We all pay attention when there are open disputes on the water, and rightfully so, but if we’re going to do that we also need to report on situations where anglers make the right decisions. It’s less sexy, less controversial, and might not generate as many clicks, but it’s important to present both sides of the coin.
As an example of the right way to do this, BassFan’s John Johnson wrote a great piece last week about how professional and forthcoming Skeet Reese was in the aftermath of his uncharacteristic blank on Day One of the Classic.
I too saw an example of pure class on the water, and while it might not deserve a full article anywhere, I’m loathe to let it be forgotten.
Brandon Palaniuk started the Classic on a large, shallow flat in the back of one of Hartwell’s major tributaries. We saw him there on Day One, and again late on Day Two, so he had every right to fish it.
The only issue?
Jason Christie, who led after both Day One and Day Two, also spent some time there each day. In fact, when Bassmaster’s Steve Bowman and I went in there on the afternoon of Day Two, Christie had gone a fair distance past Palaniuk to fish a key brush pile that BP had planned to hit later. Christie ended up losing a 5 pounder there that day.
Going into Day Three, Palaniuk was in 20th place, over 11 pounds off the lead. He wasn’t mathematically precluded from winning, but with that many sticks between them, Vegas would’ve had the odds against it in the thousands to one.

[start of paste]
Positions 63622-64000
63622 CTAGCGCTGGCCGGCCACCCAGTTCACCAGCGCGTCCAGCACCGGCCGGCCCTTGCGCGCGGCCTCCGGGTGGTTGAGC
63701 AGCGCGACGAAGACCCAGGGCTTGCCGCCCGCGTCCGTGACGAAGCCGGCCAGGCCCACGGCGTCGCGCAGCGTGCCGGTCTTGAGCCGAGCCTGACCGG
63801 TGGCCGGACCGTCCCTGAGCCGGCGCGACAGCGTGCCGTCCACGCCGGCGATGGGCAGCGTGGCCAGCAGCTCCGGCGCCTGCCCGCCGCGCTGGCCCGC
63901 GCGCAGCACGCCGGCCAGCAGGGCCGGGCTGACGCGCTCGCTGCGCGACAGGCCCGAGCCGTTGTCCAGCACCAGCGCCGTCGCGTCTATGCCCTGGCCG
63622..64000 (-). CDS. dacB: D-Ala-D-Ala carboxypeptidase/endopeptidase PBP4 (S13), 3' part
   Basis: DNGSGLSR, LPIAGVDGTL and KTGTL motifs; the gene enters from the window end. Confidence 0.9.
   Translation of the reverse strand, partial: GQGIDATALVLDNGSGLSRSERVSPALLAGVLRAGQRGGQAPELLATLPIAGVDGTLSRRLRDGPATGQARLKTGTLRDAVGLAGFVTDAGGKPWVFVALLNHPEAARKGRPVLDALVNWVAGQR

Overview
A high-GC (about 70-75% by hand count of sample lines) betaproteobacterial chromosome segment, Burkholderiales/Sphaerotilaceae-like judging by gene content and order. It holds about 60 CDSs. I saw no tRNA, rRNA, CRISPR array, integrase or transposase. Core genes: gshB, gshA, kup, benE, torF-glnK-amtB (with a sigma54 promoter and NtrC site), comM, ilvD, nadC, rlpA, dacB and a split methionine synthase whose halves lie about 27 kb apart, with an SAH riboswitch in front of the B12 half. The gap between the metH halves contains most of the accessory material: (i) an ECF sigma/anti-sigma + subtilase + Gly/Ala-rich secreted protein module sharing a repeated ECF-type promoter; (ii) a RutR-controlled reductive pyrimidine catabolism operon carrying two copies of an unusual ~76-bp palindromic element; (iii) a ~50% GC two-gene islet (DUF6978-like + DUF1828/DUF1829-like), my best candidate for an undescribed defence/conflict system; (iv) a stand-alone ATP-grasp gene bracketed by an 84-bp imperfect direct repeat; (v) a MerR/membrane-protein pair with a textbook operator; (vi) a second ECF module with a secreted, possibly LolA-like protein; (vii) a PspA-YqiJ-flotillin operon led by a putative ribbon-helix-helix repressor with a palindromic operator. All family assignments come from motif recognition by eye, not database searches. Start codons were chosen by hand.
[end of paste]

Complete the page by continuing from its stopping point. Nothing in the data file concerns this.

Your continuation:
BP would’ve been completely justified if he’d hit that flat on Day Three. It wasn’t a small place, comprised of hundreds of acres of fishable water. We followed Christie there at two separate times during the day, and the Prodigy was nowhere to be found.
As far as I know, he didn’t mention it onstage or in any interviews, kept it to himself. Bowman, of course, noticed. As we left the Champion’s Toast that evening, we ran into Palaniuk and Steve asked him whether he’d been in there at any point during the day.
“I didn’t even consider it,” Palaniuk said. “Jason was leading.”
The pros know which of their colleagues respect one another’s water. You only get one chance to make a good first impression, and it only takes one bad act to undo years of honoring the unwritten rules. Based on what I’ve seen, Palaniuk gets the big picture. He may have fallen two spots as the result of his meager catch on Sunday, but it'll pay off down the road.